Welcome to Just Old Flies

Welcome to 'just old flies,' a section of methods and flies that used-to-be. These flies were tied with the only materials available. Long before the advent of 'modern' tying materials, they were created and improved upon at a far slower pace than todays modern counterparts; limited by materials available and the tiers imagination.

Once long gone, there existed a 'fraternity' of anglers who felt an obligation to use only the 'standard' patterns of the day. We hope to bring a bit of nostalgia to these pages and to you. And sometimes what you find here will not always be about fishing. Perhaps you will enjoy them. Perhaps you will fish the flies. Perhaps . .


Part Eighty-five

Coho Golden

Coho Golden

By LadyFisher


In The Western Angler (1939), Haig-Brown says:
"The art of catching cohos by attravtive and sporting methods means is very far from fully developed, and there are many waters that have been little explored by the angler. In Duncan Bay and most of the waters south of Seymour Narrows a seventeen- or eighteen pound coho is a very big fish . . . I have caught them up to twenty-four pounds off the mouth of a small creek just south of the Nimpkish and I have seen a twenty-nine pounder caught in Baronet Pass. Perhaps larger cohoes are not altogether needed . . . but the crash of a twenty-pounder jumping clear of the water in his first run has a memorable savagery . . .There seems a ruthlessness, a momentary surge of overwhelming power, in the strike of a twenty-pounder to a fly that is lacking in the strike of a fish much small. (Vol.II, pp.55, 56)"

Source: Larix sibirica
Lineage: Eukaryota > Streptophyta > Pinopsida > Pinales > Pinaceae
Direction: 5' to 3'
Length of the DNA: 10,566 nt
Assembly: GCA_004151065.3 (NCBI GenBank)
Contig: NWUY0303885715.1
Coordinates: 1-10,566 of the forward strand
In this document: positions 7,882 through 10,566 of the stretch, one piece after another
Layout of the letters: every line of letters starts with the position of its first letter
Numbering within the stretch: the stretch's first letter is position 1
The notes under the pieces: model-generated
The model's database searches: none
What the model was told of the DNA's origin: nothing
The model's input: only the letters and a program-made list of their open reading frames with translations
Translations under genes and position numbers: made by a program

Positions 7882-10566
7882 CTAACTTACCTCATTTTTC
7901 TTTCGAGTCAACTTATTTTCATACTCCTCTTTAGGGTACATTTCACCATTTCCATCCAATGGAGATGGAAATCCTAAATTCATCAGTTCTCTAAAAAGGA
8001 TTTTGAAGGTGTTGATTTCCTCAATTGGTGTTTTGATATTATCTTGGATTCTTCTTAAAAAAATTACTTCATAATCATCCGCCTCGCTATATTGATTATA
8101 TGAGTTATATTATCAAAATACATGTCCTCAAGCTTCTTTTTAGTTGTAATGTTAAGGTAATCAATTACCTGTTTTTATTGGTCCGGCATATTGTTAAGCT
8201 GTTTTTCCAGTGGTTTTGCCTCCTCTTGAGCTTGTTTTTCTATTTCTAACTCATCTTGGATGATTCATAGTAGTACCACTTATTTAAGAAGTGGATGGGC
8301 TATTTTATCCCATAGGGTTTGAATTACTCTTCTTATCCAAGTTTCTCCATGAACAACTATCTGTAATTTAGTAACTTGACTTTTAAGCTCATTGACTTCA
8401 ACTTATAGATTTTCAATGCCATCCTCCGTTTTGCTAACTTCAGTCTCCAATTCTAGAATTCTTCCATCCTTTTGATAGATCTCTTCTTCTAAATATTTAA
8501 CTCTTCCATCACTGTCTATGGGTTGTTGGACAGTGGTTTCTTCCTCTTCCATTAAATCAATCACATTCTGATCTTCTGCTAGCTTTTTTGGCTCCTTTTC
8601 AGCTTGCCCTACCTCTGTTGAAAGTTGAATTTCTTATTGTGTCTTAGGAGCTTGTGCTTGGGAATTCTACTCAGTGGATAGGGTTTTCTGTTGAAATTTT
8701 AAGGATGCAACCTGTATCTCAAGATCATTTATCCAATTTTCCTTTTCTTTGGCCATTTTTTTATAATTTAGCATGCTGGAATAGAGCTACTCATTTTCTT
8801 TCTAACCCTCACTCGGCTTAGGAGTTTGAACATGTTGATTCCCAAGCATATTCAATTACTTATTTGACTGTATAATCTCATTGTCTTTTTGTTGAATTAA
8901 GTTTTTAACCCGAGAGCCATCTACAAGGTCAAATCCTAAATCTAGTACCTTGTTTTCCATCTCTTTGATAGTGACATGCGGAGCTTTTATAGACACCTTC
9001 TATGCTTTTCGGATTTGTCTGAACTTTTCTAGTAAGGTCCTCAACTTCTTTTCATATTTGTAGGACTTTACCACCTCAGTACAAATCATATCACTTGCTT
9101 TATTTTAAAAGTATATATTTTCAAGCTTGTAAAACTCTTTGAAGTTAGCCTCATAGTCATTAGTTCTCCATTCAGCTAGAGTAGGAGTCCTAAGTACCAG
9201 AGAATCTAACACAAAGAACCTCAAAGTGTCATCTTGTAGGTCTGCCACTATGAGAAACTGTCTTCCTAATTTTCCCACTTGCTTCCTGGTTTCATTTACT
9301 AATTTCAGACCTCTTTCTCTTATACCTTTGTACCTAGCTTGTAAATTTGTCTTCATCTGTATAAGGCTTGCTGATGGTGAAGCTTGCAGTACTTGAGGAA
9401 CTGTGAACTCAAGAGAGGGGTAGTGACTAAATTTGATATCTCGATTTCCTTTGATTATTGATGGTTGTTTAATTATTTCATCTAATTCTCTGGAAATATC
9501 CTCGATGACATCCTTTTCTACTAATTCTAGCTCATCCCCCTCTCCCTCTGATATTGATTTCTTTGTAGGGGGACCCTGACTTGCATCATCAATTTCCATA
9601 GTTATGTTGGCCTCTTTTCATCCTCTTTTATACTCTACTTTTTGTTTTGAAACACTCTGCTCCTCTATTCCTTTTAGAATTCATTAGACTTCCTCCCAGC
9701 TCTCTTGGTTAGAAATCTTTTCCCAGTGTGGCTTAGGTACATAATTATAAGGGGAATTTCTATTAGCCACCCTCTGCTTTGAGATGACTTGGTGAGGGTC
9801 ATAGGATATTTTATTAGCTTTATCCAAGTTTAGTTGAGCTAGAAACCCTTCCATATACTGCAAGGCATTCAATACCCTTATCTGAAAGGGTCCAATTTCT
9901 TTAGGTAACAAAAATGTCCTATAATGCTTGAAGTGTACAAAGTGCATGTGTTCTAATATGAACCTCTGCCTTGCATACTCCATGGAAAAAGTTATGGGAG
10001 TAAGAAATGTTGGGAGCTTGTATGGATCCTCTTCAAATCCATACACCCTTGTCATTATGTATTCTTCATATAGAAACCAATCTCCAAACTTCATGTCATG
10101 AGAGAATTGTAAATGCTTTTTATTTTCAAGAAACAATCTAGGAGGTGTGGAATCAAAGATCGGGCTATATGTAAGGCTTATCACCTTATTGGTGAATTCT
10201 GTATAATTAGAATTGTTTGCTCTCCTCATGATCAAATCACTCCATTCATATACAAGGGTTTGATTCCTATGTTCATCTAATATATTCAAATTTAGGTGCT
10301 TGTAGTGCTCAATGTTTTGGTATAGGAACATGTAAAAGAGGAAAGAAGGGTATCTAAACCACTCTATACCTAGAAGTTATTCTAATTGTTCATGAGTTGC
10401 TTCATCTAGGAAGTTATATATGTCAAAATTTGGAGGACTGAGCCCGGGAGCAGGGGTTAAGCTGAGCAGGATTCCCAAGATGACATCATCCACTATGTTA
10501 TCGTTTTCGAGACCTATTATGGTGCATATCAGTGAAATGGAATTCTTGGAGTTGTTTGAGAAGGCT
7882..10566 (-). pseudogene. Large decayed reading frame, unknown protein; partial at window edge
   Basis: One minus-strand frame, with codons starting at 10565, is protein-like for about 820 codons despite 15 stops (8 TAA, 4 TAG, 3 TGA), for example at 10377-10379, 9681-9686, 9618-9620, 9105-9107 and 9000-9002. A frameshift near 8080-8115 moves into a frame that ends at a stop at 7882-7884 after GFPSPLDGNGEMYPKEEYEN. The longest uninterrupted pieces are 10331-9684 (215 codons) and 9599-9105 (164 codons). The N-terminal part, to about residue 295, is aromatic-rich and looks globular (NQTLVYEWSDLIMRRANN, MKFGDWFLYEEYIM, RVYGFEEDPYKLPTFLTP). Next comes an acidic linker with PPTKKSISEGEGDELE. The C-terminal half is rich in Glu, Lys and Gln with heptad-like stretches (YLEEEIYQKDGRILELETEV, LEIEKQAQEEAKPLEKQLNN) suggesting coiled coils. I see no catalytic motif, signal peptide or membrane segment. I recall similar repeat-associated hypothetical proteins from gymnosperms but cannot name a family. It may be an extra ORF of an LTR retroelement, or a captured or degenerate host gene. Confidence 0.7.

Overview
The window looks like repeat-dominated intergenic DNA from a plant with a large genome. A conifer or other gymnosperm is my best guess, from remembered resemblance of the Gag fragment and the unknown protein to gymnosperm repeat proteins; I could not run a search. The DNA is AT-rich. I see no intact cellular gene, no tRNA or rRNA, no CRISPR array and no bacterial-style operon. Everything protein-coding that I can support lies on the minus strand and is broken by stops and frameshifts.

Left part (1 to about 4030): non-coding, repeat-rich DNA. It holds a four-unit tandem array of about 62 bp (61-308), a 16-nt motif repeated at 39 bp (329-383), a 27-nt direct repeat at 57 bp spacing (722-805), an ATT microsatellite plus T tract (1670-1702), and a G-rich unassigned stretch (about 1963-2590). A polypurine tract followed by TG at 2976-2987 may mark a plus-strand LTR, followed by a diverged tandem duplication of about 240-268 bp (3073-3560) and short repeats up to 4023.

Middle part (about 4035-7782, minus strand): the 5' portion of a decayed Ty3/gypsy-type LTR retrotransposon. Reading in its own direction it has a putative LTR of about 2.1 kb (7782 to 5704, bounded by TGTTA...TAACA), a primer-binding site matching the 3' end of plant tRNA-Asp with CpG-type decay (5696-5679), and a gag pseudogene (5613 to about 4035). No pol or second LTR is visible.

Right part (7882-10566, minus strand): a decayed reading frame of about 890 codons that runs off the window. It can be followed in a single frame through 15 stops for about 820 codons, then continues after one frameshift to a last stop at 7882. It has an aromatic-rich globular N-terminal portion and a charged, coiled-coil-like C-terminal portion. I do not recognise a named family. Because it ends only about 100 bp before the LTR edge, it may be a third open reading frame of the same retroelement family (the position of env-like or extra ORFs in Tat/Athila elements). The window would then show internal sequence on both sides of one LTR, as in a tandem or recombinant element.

Haig-Brown, although facinated by the sport, was not too sure that fly fishers had considered or taken advantaged of other materials besides the multi-coloured combinations of bucktail and polar bear fur streams. He thought that other materisl may prove to be more effective and about the winging, he thought that perhaps "whole saddle feathers, both dyed and natural, mixed with the hair" would make an excellent wing. In addition he says that "peacock herl is valuable." along with a score of other materials: turkey or golden pheasant tail, and the light and dark saddle feather of the red jungle cock are all good. He recommended that a myriad of combinations be tied and tested and that the development of effectives flies "must grow and develop from season to season" (Vol.II, p.50).

Coho Golden

Recipe:

    Hook:  2 1/2 inch Long Dee or 7/0 low water salmon.

    Tail:  A few fibres of orange polar bear fur.

    Body:  Flat silver tinsel.

    Wing:  White under olive polar bear fur, with red jungle cock or natural red hackles laid alongside, and a few strands of peacock herl and a golden pheasant creast feather over all.

    Originator:  Roderick Haig-Brown.

    Intended Use:  Wet fly for coho salmon.

    Location:  Duncan Bay, B.C.

Credits: From Fly Patterns of British Columbia by Arthur James Lingren, published by Frank Amato Publications, Portland Oregon. Ours sincere thanks to for use permission. ~ LadyFisher

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